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THE AUTHOR AND HIS TIMES
When Fyodor Dostoevsky was twenty-eight, he was arrested by the Czar's secret police and sentenced to death, along with other members of a group that supported revolutionary political and social ideas. (His particular crime was publishing illegal articles advocating changes in Russian society.) When the prisoners were bound and waiting to be shot, and as the Czar's firing squad readied for the execution, a royal messenger dramatically announced a reprieve. The men's lives were spared.
The spectacular salvation had been prearranged. The Czar had merely wanted to frighten the men and demonstrate his power. Dostoevsky got the message. More important, his escape from death-followed by four years of imprisonment in Siberia-had an enormous impact on his life and work.
When you read Dostoevsky's novels, it's easy to see how his experiences influenced his choice of theme and character. This is especially true of Crime and Punishment, published in 1867, which tells the story of a brilliant but emotionally tortured young man whose theories about human behavior make him think he is above the law. At the end of Part Two of the novel, for example, Raskolnikov, the main character, suddenly feels "a boundlessly full and powerful life welling up in him." He compares the emotion to the reaction of "a man condemned to death and unexpectedly reprieved." The source and significance of that image are overwhelmingly clear.
Dostoevsky's prison experience provoked his interest in the causes of crime. It also made him wonder about the usefulness of punishment. In a letter describing his plan to write Crime and Punishment, he said, "Punishment meted out by the law to the criminal deters the criminal far less than the lawgivers think...." He believed that in order for punishment to work, it had to make the criminal accept his own guilt. His ideas about rehabilitating criminals were far ahead of the accepted attitudes of his time.
Another of Dostoevsky's innovative attitudes about crime and punishment was his emphasis on the emotional or psychological reasons why people commit crimes. In his time social scientists had only begun to use emotional factors as an explanation for changes in people's behavior. The field of criminology, which studies the various causes of crime, was not clearly formulated until about 1910.
There are other experiences in Dostoevsky's life that are important to understanding Crime and Punishment. At seventeen he left home to study engineering in a military school in St. Petersburg (now called Leningrad). He was miserable there, partly because he was really more interested in literature than in science. Also, incredible poverty plagued his student life. Often he went hungry, and he knew all about pawnbrokers as a poor man's only source of money. He frequented taverns and was acquainted with the seedy part of life in the city. The stifling, poverty-stricken slums and the teeming, drunken crowds in the Haymarket Square section of St. Petersburg are so vividly described in Crime and Punishment because he knew them from personal experience. From the beginning Dostoevsky's fiction depicted desperately poor men and women.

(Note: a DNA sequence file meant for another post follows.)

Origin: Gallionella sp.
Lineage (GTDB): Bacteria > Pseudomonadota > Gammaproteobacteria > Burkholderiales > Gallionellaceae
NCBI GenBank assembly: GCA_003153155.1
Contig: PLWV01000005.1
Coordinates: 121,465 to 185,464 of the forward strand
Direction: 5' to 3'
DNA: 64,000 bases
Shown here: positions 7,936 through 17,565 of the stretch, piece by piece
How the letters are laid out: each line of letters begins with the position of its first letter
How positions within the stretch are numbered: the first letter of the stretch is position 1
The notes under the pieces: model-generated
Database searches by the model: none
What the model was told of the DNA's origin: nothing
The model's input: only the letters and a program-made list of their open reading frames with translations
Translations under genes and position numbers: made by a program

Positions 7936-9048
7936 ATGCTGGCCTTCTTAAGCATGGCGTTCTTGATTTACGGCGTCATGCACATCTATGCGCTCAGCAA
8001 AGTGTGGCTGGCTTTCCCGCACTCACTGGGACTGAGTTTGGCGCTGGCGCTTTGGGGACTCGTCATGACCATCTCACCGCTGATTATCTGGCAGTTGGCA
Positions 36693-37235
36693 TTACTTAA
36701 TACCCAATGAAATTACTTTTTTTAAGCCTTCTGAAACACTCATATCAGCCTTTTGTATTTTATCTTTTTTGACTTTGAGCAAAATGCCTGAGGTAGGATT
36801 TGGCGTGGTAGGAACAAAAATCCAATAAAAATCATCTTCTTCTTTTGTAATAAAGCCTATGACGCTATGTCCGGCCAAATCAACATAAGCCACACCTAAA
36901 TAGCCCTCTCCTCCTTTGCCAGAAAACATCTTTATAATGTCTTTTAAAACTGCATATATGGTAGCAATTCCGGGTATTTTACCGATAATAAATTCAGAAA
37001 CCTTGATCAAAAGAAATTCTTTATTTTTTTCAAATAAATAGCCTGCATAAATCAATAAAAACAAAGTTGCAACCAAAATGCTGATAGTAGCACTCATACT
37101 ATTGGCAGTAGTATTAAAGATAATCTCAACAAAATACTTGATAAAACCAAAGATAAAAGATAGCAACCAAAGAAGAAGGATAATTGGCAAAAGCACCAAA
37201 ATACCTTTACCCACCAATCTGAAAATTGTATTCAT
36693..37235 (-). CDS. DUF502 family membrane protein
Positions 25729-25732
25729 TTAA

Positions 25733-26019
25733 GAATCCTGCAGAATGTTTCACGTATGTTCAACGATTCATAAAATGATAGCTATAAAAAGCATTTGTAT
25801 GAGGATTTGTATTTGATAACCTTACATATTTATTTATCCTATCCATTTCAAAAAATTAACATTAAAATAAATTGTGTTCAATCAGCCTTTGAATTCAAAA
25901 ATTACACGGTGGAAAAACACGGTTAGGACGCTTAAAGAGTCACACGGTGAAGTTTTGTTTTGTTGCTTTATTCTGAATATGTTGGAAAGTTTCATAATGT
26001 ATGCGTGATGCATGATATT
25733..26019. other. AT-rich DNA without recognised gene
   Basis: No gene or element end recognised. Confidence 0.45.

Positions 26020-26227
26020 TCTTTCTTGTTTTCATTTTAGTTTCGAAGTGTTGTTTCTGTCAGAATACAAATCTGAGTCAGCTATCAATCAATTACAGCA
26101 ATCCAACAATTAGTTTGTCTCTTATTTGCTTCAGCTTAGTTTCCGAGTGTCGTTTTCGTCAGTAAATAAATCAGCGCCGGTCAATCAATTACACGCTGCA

Dostoevsky's fascination with doubling-the psychological term to describe dual personalities-is one of the reasons he's often described as one of the first modern novelists. Characters with double personalities exist in many old legends and tales, but his analysis of such characters as emotionally, and often mentally, disturbed was provocative and influential. In fact, Crime and Punishment is still used in psychology lectures to illustrate the phenomenon of split personalities.
You can understand even more about the ideas that obsessed Dostoevsky if you know what happened to his father. At about the time Dostoevsky moved to St. Petersburg, his father, with whom he'd never been close, was murdered by the outraged serfs on his country estate. Many readers, searching for ways to explain some of the emotional instability in the author's own life, point to this murder as a key influence. Fathers aren't ever depicted very positively in his work; in Crime and Punishment the only father we see is a bad one.
Scholars who've written about Dostoevsky often suggest a connection between the epileptic seizures that began to plague him in the 1840s and his father's death. In Crime and Punishment the novelist himself suggests a connection between emotional problems and physical illness; it would be fascinating to know if he saw his own illness as psychologically based.
The period of Russian history in which Dostoevsky lived and wrote was tumultuous. New ideas for change were in the air, as his own early political ideas illustrate. Russian serfs were freed in 1861. Many Russian thinkers believed that their nation should forge closer ties with Western Europe and become "modern," an idea Dostoevsky rejected.